Thinking Through Craft: Successful Communication 

Renwick Teacher Resources, Primary – Middle School

Media - 2016.54 - SAAM-2016.54_1 - 127256

Wendy Maruyama, Shadow of Amboseli2016, jelutong, milk paint, waxed linen thread, and finish, Smithsonian American Art Museum, Gift of Penland School of Crafts through contributions made by Fleur Bresler, the Cousins Foundation, Tom Oreck, Kaola and Frank Phoenix, Susan Parker Martin and Alan Belzer, Barbara McFadyen and Douglass Phillips, Diane Charnov, Lee Rocamora, John A. Thompson, Jr., members of the Smithsonian Women’s Committee, and the Collectors of Wood Art, 2016.54

Essential Questions

Whether reading, listening, writing, or speaking, successful communication allows thoughts and ideas expressed by one person to be easily understood by another. Facility with language is essential for understanding and conveying ideas in any curriculum content area.   

Essential Questions

  • What does it mean to communicate successfully?
  • What are the features of successful communication?
  • What can artworks teach us about successful communication?
  • How can students understand the features of successful communication so well that they use these tools independently and flexibly?

Download the Full Lesson Plan [PDF]

Art of Learning

(125 minutes, 3 class periods)

This unit is composed of three sets of activities, split across three class periods.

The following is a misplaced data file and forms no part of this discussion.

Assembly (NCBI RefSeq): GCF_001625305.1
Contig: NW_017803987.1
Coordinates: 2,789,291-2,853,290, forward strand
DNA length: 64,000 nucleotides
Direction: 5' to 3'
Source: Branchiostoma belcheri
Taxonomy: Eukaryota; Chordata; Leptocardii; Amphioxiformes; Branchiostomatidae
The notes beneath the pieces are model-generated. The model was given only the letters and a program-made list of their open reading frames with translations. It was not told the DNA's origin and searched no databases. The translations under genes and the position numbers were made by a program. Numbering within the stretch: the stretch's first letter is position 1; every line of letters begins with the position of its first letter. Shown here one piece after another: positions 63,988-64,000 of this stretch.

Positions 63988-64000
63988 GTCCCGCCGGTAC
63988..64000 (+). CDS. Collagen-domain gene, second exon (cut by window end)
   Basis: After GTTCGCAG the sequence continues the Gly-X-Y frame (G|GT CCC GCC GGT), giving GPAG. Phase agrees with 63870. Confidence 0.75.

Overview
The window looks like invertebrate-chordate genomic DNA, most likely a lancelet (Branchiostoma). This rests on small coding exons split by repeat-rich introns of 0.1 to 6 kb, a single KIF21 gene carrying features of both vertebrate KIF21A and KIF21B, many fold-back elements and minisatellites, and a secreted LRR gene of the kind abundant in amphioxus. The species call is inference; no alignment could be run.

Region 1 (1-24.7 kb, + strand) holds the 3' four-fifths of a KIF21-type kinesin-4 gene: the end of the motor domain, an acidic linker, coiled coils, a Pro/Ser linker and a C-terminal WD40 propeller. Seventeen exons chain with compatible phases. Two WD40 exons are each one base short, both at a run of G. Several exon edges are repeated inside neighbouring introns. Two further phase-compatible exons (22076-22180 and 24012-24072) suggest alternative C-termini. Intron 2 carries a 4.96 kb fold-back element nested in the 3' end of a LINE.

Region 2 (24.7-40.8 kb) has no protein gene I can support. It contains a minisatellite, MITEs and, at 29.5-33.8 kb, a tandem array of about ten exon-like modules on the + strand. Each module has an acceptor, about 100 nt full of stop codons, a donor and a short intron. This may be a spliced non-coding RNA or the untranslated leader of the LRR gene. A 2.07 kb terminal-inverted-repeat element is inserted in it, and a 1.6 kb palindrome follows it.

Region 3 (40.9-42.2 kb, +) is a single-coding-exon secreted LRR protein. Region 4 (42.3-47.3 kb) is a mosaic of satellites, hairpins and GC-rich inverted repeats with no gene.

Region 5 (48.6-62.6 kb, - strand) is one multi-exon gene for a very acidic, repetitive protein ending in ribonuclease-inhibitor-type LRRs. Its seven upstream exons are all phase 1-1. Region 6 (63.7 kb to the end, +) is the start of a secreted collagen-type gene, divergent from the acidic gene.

1. What is communication? What are the features of successful communication? (50 minutes) 

  2. What can artworks teach us about successful communication? (35 minutes) 

  3. How can students use the features of successful communication independently and flexibly? (40 minutes) 

Download the Full Lesson Plan [PDF]

Set 1: What is Communication?

This learning experience begins with students developing their own definition of communication based on examples. Ultimately, students independently identify the qualities of successful communication, articulating their own criteria before comparing them with concepts such as organization, sentence fluency, voice, and word choice. 

Set 2: What Can Artworks Teach Us?

Using a variety of thinking routines, students analyze and interpret an artwork and construct an evidence-based argument for their interpretation.  They then extend and challenge their thinking by reading a short article (provided) about the artwork’s larger historical context.  

Two versions are provided: one most appropriate for primary/elementary school and the other geared to middle school. 

Set 3: Applying the Features of Successful Communication

In this culminating set of activities, students first experiment with applying the features of successful communication from Set 1 to the artwork. Finally, they utilize their expanded understanding of these features to create a descriptive piece of writing about the artwork. This set offers both summative and formative assessment opportunities.